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G20 Leaders Commit to Global Labor Reform

Before the Paris attacks took over the G20 agenda, talk of labor reform was on the table.

Leaders from the world’s major economies agreed at the G20 Summit in Antalya, Turkey this week to work on reducing labor inequalities, tackling stagnant wages, increasing job insecurity and rising involuntary work, unemployment and underemployment.

“This year’s G20 has been particularly encouraging for the world of work. For the first time, the G20 acknowledged the problem of inequality,” International Labour Organization (ILO) director-general Guy Ryder said at the close of the Summit Monday. “Even more importantly, they endorsed a set of policy priorities to make labor markets more inclusive as recommended by their labor and employment ministers. They called for comprehensive and balanced policy packages that include economic, financial, labor, education and social measures to reduce inequalities.”

Few, far between and often not fairly implemented wage hikes have added to the decline in labor income share of GDP, and according to the ILO, targeting issues like this, putting more progressive tax policies in place and strengthening social protection systems can both decrease labor inequality and increase economic growth.

But if these policies remain at the government level alone, they’ll do little to effect change—social dialogue at the national and employer/worker level is vital, too.

In a joint statement following the Summit, G20 leaders said they met “to determine further collective action towards achieving strong, sustainable and balanced growth to raise the prosperity of our people. We are firm in our resolve to ensure growth is robust and inclusive, and delivers more and better quality jobs.”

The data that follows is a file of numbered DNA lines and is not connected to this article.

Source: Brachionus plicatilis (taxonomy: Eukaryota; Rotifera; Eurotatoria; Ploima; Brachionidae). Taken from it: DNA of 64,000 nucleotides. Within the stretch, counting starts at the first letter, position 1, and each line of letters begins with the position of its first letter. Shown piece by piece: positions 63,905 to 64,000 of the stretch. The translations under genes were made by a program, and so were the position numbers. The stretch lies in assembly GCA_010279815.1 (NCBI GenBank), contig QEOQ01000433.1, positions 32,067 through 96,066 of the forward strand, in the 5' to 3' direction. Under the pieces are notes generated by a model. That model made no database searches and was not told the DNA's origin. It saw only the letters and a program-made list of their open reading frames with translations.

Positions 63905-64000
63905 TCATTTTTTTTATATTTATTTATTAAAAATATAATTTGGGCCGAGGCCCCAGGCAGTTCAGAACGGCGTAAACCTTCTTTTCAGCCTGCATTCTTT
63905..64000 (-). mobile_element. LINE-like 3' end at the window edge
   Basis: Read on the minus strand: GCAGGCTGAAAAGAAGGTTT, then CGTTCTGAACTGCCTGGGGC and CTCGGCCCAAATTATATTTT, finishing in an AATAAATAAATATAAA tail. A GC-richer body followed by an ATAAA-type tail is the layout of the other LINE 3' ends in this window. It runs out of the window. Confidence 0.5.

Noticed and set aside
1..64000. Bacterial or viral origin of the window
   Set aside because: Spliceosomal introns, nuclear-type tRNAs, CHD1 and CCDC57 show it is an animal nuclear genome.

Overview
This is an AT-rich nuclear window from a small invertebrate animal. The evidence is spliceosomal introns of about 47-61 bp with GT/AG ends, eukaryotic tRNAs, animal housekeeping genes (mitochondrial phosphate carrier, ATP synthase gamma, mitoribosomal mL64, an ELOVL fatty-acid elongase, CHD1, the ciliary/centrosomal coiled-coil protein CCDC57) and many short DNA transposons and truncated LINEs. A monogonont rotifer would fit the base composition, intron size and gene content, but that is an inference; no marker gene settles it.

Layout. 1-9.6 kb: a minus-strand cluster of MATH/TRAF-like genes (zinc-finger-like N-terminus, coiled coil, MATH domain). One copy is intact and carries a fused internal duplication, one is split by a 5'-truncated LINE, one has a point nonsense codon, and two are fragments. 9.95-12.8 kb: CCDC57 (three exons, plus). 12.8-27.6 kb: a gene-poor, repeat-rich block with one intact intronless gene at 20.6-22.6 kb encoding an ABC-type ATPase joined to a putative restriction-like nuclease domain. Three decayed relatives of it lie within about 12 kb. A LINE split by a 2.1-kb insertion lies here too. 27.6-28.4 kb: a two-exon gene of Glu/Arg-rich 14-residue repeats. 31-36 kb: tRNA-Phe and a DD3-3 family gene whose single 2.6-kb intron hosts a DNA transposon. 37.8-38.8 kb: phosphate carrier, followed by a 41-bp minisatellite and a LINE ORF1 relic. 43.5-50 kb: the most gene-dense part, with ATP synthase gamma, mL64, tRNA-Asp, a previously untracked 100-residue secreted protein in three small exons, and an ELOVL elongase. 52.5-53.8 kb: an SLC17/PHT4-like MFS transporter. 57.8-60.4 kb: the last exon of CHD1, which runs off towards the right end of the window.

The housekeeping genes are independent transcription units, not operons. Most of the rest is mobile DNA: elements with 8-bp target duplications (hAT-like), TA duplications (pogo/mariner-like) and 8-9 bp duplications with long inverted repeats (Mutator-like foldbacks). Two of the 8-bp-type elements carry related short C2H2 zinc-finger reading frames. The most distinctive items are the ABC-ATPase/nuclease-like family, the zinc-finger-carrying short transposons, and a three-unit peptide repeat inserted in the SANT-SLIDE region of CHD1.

Rising inequalities in many countries, they said, could hinder social cohesion, citizens’ overall well-being, adversely impact the economy and prevent the potential for growth.

The G20 labor and employment ministers have called for stronger wage-setting mechanisms like minimum wages and collective bargaining so that workers can earn more, spend more and ultimately increase domestic demand. The group will also promote financial inclusion by helping open up access to payments, savings, credit among other services.

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Informal work, unemployment and underemployment naturally also contribute to labor inequality and the leaders agreed to a collective goal of reducing the share of youth at risk for being left behind because of low skills by 15 percent between now and 2025.

The goal now is for the G20 to execute on these labor goals, and according to an ILO statement, “These labor market policies need to be combined with appropriate monetary and fiscal measures to lift the incomes of lower and middle-income households and stimulate demand and growth.”